Effect of the sterile insect technique (SIT) on predator-prey interactions in Queensland fruit fly, Bactrocera tryoni (Diptera: Tephritidae)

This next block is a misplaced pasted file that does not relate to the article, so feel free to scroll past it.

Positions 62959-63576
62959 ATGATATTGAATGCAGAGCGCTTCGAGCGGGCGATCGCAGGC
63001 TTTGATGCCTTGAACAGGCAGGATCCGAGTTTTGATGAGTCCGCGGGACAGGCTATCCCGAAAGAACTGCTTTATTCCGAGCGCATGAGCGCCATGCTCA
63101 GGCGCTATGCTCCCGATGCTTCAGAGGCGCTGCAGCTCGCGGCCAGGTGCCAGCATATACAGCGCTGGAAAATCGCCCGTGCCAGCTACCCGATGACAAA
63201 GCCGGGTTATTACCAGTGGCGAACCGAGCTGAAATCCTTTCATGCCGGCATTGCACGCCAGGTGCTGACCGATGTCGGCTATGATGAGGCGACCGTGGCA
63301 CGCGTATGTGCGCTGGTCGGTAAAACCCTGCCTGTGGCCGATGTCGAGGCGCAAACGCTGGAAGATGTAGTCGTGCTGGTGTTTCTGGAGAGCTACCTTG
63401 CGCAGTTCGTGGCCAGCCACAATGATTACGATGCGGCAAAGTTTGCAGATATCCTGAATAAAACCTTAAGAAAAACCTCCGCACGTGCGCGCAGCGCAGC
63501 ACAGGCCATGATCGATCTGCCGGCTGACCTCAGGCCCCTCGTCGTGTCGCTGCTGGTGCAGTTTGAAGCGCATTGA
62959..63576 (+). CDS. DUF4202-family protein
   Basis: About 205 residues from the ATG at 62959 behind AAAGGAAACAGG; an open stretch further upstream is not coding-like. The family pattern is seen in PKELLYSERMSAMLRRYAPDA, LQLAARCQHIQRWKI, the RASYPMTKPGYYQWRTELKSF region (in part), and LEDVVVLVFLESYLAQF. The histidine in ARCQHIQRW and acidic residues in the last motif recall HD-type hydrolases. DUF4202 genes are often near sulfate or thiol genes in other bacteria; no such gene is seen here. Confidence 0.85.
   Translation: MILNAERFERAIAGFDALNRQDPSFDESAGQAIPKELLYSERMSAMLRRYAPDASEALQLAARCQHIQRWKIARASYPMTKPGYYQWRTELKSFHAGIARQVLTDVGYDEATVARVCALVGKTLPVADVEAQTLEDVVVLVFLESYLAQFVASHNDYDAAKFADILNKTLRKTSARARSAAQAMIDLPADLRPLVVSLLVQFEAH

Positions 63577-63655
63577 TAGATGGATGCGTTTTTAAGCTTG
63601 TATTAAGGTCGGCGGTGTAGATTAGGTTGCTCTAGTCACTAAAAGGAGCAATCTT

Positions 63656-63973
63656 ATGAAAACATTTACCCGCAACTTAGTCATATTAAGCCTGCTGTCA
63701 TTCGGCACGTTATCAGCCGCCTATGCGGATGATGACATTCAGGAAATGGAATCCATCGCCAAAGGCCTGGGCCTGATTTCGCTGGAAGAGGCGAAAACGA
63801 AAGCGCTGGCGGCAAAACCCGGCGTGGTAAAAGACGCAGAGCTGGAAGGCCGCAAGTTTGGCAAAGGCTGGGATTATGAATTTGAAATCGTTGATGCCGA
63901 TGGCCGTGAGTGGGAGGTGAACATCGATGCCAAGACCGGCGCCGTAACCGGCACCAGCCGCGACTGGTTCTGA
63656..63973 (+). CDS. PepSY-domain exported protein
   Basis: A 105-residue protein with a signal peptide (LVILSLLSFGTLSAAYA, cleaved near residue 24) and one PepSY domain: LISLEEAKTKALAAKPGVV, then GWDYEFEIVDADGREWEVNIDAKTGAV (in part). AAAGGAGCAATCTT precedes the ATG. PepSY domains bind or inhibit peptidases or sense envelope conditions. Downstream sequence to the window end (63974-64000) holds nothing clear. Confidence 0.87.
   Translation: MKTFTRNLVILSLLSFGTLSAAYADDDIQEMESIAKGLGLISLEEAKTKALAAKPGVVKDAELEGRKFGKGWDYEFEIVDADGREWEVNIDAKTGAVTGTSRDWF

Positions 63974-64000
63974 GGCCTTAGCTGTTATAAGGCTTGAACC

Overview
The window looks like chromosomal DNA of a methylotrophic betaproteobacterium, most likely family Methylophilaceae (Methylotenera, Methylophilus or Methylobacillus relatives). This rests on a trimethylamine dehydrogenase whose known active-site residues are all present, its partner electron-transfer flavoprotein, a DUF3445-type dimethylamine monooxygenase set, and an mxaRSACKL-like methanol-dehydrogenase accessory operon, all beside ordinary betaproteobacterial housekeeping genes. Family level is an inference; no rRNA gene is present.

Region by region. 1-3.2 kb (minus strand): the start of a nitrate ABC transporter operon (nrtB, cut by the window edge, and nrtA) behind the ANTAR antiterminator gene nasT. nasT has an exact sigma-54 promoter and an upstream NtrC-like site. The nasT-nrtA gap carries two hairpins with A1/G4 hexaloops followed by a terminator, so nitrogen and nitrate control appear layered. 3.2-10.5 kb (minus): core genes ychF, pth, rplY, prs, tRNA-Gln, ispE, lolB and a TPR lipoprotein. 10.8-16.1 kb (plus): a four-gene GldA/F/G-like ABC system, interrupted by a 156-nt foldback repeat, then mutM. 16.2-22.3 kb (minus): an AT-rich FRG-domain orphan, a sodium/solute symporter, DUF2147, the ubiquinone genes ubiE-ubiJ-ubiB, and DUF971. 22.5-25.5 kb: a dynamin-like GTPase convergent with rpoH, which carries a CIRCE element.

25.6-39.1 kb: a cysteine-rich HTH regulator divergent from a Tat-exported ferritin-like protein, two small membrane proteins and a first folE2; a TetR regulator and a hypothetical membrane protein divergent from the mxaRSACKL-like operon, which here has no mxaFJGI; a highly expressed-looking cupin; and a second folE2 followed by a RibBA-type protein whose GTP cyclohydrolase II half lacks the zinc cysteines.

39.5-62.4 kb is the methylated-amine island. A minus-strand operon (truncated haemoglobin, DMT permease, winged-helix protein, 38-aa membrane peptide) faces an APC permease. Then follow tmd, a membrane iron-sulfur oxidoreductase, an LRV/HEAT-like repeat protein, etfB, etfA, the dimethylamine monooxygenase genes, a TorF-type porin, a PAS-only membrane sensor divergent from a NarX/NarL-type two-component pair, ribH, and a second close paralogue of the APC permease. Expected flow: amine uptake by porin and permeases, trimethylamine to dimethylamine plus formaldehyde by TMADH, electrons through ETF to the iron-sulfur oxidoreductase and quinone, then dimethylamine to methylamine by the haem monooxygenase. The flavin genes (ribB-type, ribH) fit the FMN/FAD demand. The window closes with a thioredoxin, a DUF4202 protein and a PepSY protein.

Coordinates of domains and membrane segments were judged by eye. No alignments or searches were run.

Queensland fruit fly (Q-fly) is a serious horticultural pest known to infest over hundreds of economically important fruits and vegetables in Australia. Sterile insect technique (SIT) is currently a wide-spread method to control its wild population. Domestication and irradiation of laboratory reared flies are the two key steps in SIT, however, these processes are likely to affect the performance of SIT released flies negatively. High-density mass rearing is expected to reduce the flies’ awareness of their surroundings and irradiation lowers activity, emergence, flight ability and survival. Previous work suggests that Q-flies (including SIT released flies) are targeted by many predators in the field. These circumstances are concerning as SIT released flies are predicted to be predated more than wild counterparts. However, to date no detailed study has been conducted to test the influence of natural predators on Q-fly survival and reproduction, including SIT released flies. Therefore, my thesis investigated the effect of natural predators on Q-fly survival and reproduction. My study offers an evaluation for current SIT control, emphasising the effect of domestication and irradiation on released fly behaviour against their natural predators. My thesis research confirmed that the together with SIT, natural predators play a significant role in controlling wild Q-fly populations through direct (predation) and indirect (lowering reproduction) effects. Interestingly, the domestication and irradiation process did not detrimentally affect the SIT released fly behaviour against their natural predators. However, my results confirmed that domestication affects behaviour, including mating behaviour, which may need to be further considered to improve the success of the SIT process. Overall, the results in this thesis suggest that the SIT process does not affect the predator-prey interaction in Q-flies, and released sterile males are not at a disadvantage when they are exposed to predators compared to wild counterparts. However, SIT released flies may differ in other aspects such as reproductive behaviour, which may have direct consequences on the effectiveness and efficiency of current Q-fly control measures. Therefore, further studies are recommended to identify the underlying mechanisms of these results, thereby improving SIT control of this pest.